We’re launching a new feature today on The Bicycle Story called My First Bike. My First Bike explores the origins of professional frame builders by going back to the start and looking at the first bike they ever built. The inaugural My First Bike features Tony Pereiraâ€”Portland, OR-based frame builder, multi-time North American Handmade Bicycle Show prize winner, and master egg-poacher.
Give me the short rundown of your first bike: when was it built, where, materials, any special details about it, etc.
I built my first bike in 2003. At the time I was working in a bike shop in Salt Lake City and we were selling a fair number of 29ers. I liked the idea, but thought I could make some improvements, so my first bike was a 29er. I had been singlespeeding for a little while, so I made it a singlespeed too. The materials and construction were the same as what I use today: fillet brazed steel.
I started mountain biking in 1987 and started working in shops shortly after that. I remember seeing the early Ritchey, Fisher, and Salsa bikes and admiring the flow of the fillet brazing. When I started building I had a little brazing experience and was drawn to that technique because of those early mountain bikes.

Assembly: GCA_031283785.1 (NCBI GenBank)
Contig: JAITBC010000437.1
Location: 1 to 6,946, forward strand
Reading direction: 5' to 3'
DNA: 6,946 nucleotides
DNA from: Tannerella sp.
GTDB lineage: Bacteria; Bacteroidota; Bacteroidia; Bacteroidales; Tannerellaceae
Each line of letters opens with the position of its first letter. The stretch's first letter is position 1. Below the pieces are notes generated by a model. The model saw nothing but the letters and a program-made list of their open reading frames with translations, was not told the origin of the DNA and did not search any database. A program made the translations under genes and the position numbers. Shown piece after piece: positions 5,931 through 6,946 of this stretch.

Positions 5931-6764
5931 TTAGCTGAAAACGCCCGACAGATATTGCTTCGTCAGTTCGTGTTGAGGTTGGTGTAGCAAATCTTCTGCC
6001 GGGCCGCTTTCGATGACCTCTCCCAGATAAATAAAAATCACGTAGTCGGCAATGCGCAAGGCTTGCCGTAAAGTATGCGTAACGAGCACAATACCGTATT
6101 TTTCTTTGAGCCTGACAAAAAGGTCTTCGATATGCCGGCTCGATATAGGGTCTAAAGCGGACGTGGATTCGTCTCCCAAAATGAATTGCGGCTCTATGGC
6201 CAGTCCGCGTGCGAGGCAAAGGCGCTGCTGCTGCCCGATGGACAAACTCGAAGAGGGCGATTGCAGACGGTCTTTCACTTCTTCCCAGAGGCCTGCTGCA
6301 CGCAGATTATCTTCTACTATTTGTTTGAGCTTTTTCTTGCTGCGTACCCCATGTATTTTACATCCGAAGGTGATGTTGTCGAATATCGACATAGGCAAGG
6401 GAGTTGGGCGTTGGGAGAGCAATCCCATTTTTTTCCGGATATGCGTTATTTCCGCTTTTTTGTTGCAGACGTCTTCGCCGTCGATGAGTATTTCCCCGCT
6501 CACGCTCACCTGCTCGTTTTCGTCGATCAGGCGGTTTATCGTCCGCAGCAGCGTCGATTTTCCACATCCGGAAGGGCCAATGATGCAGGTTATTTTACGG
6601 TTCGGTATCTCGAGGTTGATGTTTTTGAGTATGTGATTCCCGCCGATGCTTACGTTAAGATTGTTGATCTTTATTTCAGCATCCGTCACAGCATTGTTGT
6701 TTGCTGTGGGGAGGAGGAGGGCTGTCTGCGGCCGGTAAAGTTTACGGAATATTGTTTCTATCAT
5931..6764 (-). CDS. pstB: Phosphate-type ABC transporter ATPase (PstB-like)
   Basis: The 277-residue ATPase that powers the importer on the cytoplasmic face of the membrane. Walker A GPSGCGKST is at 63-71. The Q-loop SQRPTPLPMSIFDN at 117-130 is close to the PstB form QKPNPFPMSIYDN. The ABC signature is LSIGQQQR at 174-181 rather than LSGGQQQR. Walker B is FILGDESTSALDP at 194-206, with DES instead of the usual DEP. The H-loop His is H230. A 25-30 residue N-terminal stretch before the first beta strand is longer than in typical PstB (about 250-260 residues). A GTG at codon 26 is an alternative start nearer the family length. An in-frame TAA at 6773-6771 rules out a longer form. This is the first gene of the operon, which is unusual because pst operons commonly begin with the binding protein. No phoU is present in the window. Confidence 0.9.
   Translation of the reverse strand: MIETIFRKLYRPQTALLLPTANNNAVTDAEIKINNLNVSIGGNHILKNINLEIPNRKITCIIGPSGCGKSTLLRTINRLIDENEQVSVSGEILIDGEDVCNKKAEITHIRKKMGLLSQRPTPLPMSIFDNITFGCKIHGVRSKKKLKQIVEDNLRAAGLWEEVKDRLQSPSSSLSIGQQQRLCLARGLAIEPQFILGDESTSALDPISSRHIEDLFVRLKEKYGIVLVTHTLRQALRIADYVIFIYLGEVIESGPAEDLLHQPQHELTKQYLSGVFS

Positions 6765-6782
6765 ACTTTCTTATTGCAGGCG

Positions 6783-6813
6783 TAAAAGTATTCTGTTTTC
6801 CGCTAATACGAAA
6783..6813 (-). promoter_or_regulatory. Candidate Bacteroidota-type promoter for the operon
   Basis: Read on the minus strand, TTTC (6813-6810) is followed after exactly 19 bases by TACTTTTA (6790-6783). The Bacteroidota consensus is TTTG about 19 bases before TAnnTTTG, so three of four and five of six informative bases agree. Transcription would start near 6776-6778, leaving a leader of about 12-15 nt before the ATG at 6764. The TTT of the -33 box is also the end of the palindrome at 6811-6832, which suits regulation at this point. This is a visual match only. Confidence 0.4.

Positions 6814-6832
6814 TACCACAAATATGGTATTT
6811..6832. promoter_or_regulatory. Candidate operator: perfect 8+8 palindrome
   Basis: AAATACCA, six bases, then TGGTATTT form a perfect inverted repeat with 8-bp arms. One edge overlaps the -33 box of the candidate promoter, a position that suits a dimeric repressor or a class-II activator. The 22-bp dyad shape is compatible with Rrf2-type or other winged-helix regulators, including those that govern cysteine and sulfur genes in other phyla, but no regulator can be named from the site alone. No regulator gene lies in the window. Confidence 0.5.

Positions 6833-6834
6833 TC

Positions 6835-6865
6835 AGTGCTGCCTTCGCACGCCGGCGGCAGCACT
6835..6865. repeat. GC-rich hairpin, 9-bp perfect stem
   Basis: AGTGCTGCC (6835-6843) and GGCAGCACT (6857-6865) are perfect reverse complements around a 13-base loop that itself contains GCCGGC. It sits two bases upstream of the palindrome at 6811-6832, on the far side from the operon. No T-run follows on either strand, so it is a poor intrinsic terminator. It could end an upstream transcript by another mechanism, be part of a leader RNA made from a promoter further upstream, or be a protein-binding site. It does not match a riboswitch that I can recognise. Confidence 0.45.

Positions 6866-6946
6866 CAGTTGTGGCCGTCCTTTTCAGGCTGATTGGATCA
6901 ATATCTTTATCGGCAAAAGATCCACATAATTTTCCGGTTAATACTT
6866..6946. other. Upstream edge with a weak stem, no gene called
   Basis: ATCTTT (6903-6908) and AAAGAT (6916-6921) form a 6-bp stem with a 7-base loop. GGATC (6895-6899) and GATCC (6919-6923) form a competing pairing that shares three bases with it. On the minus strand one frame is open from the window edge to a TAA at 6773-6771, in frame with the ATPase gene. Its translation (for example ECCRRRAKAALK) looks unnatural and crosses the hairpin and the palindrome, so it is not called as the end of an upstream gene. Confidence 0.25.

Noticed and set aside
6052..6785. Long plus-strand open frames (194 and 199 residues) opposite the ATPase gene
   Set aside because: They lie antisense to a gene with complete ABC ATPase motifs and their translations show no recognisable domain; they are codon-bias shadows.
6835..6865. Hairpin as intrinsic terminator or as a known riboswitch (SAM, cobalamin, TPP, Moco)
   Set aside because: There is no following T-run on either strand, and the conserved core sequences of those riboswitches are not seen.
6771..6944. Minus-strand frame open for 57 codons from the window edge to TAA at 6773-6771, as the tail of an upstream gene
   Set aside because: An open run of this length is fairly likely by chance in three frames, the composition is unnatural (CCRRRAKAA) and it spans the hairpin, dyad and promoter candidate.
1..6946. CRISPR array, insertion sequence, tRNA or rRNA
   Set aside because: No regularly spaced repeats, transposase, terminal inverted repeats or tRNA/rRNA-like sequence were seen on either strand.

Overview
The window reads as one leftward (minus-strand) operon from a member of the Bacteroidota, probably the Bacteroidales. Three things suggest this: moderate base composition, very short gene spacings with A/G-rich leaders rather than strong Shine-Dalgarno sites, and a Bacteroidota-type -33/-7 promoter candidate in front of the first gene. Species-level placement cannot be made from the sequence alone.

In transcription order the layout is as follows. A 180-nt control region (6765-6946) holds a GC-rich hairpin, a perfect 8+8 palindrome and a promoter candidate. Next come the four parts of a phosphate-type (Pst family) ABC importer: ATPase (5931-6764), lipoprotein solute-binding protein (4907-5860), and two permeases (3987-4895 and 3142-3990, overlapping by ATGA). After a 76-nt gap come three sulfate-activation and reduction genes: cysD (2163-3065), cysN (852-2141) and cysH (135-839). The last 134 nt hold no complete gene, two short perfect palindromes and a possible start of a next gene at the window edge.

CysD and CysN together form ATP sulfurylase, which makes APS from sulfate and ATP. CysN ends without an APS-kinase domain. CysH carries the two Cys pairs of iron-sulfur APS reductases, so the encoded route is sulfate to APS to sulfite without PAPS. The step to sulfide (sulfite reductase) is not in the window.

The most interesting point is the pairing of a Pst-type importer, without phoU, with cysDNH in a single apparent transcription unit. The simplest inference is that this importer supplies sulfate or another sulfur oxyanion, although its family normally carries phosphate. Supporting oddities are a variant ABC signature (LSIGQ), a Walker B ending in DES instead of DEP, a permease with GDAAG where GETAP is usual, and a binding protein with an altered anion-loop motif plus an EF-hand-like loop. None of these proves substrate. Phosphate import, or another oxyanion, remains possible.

I’m pretty much fully self taught. There were no other builders in Salt Lake, so I was left to my own devices. I discovered the Framebuilder listserv, so I had a community to turn to when I got stuck. But I mostly figured things out by trial and error.
I remember having an epiphany one day. I had built a few tall bikes, a crazy moped, and a cargo bike by hacking old frames apart and brazing and welding them back together. When I was building the cargo bike, I realized that I was on my way to building “real” bikes from scratch and I knew that I just had to do it. There was never any thought that it would just be a hobby. This was totally naive. I didn’t really know what I was doing and I had little idea how to run a business, but I was driven to make it happen.Â Luckily I had some great friends willing to help me work through my mistakes for the first couple of years. I’m forever grateful to them for helping me realize my dream.